Designing a kitchen takes time and effort. And about a billion magzines. You finally get it nutted down. Kitchen professional is chosen, design finalised, deposit paid. At this point thoughts of trusts are as far from your mind as possible, your mind being full of composite vs granite. Will marble really stain that badly (ah – yes it will)? How hard is granite on your stemware? (very – but so lovely … just make sure you have stemware that is always in stock so you can keep on making up the sets). I digress, but you see how it is and how hard to keep on thinking about trusts. And why would you? Well – what if the manufacturer goes into liquidation after you pay the deposit? Whose is that money. Is it safely earmarked for your kitchen, or horror – has it gone “into the pot” so that creditors ahead of you can get their hands on it?
The answer depends on whether there was an express trust in respect of your deposit. To find such a trust, the three certainties must be satisfed as for a garden variety inter vivos trust – that is the terms of the alleged trust must be “sufficiently clear that it can be said with certainty in respect of any given customer that a particular payment is held on trust for that customer”: Harris v Morse at para .
The burden rests on the party alleging the trust: Thexton v Thexton.
How hard can it be then? I paid $20,000 as a deposit for a kitchen. There’s a paper trail and a receipt. Unfortunately – that is not enough. To establish that the deposit was held on an express trust it is necessary to show:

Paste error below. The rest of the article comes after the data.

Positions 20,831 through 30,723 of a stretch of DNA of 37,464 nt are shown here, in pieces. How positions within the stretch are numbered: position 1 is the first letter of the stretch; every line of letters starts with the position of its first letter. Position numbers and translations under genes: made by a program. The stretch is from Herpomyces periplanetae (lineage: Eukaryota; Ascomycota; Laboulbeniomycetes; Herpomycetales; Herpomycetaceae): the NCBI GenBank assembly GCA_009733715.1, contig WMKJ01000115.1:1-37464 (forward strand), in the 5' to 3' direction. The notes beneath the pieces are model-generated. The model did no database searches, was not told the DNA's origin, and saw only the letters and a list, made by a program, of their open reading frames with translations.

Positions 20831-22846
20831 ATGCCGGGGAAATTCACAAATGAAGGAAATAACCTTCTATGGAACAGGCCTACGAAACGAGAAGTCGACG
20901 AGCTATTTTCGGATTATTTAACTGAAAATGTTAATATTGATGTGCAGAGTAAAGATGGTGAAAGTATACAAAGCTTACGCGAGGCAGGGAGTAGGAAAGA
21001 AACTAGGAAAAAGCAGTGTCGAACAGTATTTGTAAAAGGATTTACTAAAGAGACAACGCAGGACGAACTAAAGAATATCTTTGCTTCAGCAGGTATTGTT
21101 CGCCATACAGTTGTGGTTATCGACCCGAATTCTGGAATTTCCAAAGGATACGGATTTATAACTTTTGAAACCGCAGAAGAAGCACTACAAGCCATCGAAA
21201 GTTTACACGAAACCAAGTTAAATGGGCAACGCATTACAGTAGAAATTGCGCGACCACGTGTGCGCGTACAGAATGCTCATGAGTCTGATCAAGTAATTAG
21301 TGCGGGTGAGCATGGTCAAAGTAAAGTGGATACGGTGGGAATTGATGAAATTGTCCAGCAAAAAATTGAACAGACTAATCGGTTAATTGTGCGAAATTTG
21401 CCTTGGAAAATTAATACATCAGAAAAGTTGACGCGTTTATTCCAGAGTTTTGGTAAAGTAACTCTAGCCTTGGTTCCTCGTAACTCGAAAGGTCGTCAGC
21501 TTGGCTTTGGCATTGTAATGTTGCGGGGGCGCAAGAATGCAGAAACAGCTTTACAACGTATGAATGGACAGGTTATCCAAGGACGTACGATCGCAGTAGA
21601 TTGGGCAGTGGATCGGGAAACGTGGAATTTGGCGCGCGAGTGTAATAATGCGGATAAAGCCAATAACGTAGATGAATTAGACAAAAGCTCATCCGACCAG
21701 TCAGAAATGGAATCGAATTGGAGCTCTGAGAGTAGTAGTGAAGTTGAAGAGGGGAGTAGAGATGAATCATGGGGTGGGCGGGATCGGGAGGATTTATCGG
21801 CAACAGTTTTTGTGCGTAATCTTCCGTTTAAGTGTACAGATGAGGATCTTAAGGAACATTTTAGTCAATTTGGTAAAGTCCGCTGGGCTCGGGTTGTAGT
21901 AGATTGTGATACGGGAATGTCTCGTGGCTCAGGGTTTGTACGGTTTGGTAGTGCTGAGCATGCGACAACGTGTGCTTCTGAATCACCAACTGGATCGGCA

- terms and conditions of trade confirming deposits are held on trust (not just the purchaser “trusting” that this will be the case
- that the funds were in fact held on trust – it is not sufficient for “general funds” in the amount of deposits paid to be later transferred to evidence an express trust: See Harris v Morse at  – 
- even if certainty of an intention that there be a trust is established – until when? When the kitchen is completed? Delivered? Installed. Remembering that while there is a trust, the money is not the manufacturer’s money either and so there is a tension betweeen what might be being held for the customer, and when will the manufacturer get its money? Revert again to the terms and conditions.
As a separate point, if the customer has been led to believe the deposit will be held on trust, even if it is not, will that create some priority against other creditors? Citing again from Harris v Morse at :
“ Even assuming that the staff concerned had actual or ostensible authority on behalf of the Company to represent to customers that their funds would be held on trust and that statements to this effect were made to Ms Breedveld and Mr Scott, this could only give rise to an estoppel against the Company. It would not give rise to an estoppel against the secured creditors, [ ], precluding them from claiming monies secured by their GSA.”
Trusts – good, but not magic. Deposits can be held on trust, but there needs to be one, not just a wish there had been later.
- Harris v Morse  NZHC 715
- Thexton v Thexton  NZLR 237